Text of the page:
Studio Visit: Kristina Boerger

Studio Visit: Kristina Boerger

Studio visit is a Q&A with an artist. Here, Melissa Merli chats with Kristina Boerger, the interim director of choral activities at the University of Illinois.

Q: It's so nice to see your smile and feel your positive energy again. Why are you back?

A: I'm back to serve the program that educated me and positioned me for my wonderful music career in New York City. I'm coming back to do the same for the next generation of musicians, at least for the next nine months.

Q: Are you a visiting professor or what?

A: I'm the interim director of choral activities (at the University of Illinois). I will enter the full search for the position when it's announced, and I will hope to win the job.

Q: Are you filling in for Fred Stoltzfus?

A: Yes, he retired.

Q: What choral groups will you conduct here?

A: I'm conducting the UI Chorale and the Oratorio Society, and I'm teaching the doctoral conducting techniques class.

Q: When did you leave?

A: I finished my doctorate in 2000 and went straight to New York. I freelanced as a conductor, as a singer and also as an academic instructor at Barnard College, the Manhattan School of Music and Columbia University.

Q: How long were you there?

A: Nine years, and then I went to Milwaukee. I decided it was time for a full-time teaching life. Teaching has always been my highest calling. So I moved back to the city of my birth and lived three blocks away from my natal home and taught at Carroll University in Waukesha.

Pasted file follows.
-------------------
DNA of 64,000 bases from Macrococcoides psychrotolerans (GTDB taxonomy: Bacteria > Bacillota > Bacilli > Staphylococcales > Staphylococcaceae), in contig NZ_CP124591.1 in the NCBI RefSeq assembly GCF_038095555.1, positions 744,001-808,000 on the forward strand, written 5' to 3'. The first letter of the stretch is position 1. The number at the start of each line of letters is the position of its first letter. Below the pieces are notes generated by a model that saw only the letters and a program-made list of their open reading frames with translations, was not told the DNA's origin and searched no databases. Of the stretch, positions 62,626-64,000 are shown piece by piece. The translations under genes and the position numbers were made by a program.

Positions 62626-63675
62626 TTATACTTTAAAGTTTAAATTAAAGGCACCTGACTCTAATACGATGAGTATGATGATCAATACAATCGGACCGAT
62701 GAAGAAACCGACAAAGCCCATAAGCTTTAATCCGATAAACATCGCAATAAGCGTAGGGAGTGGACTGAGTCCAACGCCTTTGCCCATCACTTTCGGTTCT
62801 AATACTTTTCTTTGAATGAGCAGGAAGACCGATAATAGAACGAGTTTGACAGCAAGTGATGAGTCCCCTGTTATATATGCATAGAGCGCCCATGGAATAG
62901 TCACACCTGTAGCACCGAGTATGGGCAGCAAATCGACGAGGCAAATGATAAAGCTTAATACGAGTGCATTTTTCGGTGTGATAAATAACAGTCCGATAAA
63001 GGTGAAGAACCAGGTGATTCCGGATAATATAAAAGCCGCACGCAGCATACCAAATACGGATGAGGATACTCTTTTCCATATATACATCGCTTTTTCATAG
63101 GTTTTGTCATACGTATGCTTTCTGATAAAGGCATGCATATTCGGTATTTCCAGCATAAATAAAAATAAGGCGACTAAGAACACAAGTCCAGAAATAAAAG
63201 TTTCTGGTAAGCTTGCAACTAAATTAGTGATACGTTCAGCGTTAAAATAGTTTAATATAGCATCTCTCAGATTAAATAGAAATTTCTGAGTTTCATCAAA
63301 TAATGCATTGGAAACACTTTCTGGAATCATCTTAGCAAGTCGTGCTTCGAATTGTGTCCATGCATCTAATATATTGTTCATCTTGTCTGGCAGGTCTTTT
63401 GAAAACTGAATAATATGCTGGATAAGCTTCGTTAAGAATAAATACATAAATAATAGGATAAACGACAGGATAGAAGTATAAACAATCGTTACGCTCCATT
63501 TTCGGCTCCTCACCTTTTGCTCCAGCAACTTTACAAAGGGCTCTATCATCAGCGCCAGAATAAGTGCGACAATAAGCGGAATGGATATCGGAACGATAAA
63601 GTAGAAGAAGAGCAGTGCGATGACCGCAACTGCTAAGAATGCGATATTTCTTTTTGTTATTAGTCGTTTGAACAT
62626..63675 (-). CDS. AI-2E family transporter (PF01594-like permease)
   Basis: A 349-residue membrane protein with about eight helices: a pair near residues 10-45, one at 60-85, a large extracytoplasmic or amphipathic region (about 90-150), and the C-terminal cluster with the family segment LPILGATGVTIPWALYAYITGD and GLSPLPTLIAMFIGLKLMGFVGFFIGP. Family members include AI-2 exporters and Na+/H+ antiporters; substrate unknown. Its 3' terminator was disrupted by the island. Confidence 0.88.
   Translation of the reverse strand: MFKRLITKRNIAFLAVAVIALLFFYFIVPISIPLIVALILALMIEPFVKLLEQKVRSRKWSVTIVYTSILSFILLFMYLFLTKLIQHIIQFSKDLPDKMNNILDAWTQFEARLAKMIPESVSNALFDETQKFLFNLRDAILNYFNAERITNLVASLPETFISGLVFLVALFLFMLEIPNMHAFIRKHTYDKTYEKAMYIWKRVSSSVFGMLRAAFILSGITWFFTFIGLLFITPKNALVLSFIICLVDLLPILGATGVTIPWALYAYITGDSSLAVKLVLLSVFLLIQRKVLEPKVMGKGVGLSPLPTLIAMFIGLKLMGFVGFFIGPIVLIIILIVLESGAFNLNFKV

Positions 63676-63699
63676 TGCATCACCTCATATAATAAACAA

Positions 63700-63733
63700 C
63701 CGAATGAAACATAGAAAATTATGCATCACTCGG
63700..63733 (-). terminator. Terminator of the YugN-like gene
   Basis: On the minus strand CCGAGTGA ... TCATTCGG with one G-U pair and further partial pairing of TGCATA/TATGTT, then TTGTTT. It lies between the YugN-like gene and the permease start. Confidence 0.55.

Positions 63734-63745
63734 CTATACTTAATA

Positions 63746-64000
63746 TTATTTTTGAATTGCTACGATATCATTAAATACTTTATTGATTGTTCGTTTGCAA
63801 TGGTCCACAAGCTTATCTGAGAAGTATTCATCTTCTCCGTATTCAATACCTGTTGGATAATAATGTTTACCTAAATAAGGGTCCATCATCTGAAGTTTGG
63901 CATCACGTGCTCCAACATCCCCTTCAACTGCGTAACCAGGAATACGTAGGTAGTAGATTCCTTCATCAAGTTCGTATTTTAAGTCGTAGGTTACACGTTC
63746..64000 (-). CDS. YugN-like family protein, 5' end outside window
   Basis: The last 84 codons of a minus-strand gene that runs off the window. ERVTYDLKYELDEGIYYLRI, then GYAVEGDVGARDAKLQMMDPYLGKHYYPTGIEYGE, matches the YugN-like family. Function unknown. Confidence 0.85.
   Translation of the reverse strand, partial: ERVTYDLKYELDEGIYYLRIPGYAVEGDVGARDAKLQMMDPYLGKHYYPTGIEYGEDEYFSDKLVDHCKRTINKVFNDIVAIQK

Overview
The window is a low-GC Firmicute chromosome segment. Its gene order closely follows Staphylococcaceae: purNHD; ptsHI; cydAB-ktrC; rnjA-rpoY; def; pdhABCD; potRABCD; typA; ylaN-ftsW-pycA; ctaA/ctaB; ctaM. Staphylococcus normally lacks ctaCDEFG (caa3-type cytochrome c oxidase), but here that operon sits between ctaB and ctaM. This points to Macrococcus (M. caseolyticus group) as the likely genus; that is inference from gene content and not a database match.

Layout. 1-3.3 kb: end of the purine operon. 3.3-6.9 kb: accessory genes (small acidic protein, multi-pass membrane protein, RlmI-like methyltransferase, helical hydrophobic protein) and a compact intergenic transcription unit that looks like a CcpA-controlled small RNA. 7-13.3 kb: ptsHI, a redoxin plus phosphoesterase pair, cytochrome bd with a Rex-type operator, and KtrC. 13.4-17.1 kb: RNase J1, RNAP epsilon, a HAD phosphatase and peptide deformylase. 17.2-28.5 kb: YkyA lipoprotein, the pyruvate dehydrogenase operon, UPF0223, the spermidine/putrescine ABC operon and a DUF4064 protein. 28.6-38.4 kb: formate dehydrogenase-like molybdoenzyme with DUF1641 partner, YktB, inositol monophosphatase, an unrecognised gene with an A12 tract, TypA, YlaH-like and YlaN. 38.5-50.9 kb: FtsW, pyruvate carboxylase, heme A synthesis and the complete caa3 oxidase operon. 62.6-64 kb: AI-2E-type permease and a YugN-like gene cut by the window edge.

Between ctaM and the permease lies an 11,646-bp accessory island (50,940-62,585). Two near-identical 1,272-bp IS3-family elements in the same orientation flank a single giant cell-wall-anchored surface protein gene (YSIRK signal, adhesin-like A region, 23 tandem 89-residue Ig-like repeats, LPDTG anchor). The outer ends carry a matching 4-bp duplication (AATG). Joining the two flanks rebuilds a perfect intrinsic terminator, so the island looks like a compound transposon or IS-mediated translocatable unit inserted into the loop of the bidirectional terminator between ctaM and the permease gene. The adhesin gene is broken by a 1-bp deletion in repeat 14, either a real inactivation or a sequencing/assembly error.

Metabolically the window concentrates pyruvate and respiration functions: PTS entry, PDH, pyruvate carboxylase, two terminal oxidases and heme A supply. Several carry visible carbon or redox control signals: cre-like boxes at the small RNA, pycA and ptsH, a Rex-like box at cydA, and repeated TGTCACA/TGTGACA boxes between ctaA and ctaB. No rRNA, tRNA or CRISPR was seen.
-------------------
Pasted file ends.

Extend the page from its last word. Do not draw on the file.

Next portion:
Q: Didn't you leave a tenured position there to return here?

A: I did because I realized I wasn't growing enough in that job as a musician and as a teacher. I was willing to take a risk that I could keep moving forward.

Q: Do you play the piano?

A: I came here in 1983 and finished my first two-and-a-half years as a piano performance major. I recognized I didn't have the temperament to make it as a pianist because I wasn't willing to spend the requisite number of hours alone in the piano room.

So by default I flipped over into choral music education. I had been singing in a number of choirs for the sheer enjoyment, so I figured it was one way of finishing my degree.

When I worked as a choral director I realized how much I loved it. That's when I decided to go back to graduate school and pursue it all the way.

Q: Where was your first job?

A: Washington Junior High School in Kenosha. I had finished my bachelor's degree. But I didn't think I could make a living as a musician; my plan was to go to law school and become a civil rights attorney.

During my first year of teaching I took the LSAT and applied to law schools. In March of that year I imagined my life without music at the center. I experienced a violent nausea and imagined myself falling into a violent pit. I called the law schools and told them I wasn't coming. I came back here and spent the next year preparing for graduate school auditions. I did my master's degree in '91-92 and taught at Bloomington High School, and then at Lake Forest College for two years and Millikin University of that second year. I was also conducting Amasong (here in Urbana-Champaign). After two years of that I realized I was ready to go back to school again for a DMA.

Q: Have you started any other choruses besides Amasong?

A: No. I've done ad hoc projects. With some colleagues here I'm singing in a couple of quartets and octets to see what we can get going. And I continue to perform with musicians in New York. One of the groups I sing with does early and late music — 16th and 20th and 21st century music.

Q: What achievement are you most proud of?

A: Being hired to direct a project for Chanticleer, a San Francisco-based chamber ensemble of 12 men's voices. I consider them the gold standard of vocal chamber music. That's the most challenging assignment I've ever had, and it was deeply satisfying to me to find that I more than met their demands.

Editor's note: Boerger needs tenors for the Oratorio Society's Nov. 21 performance with Sinfonia da Camera of Giuseppe Verdi's Requiem. Interested tenors may email her at or show up at the Oratorio Society rehearsals at 7:45 p.m. Tuesdays in the Choral Rehearsal Room at Krannert Center for the Performing Arts.

Topics (2):Music, People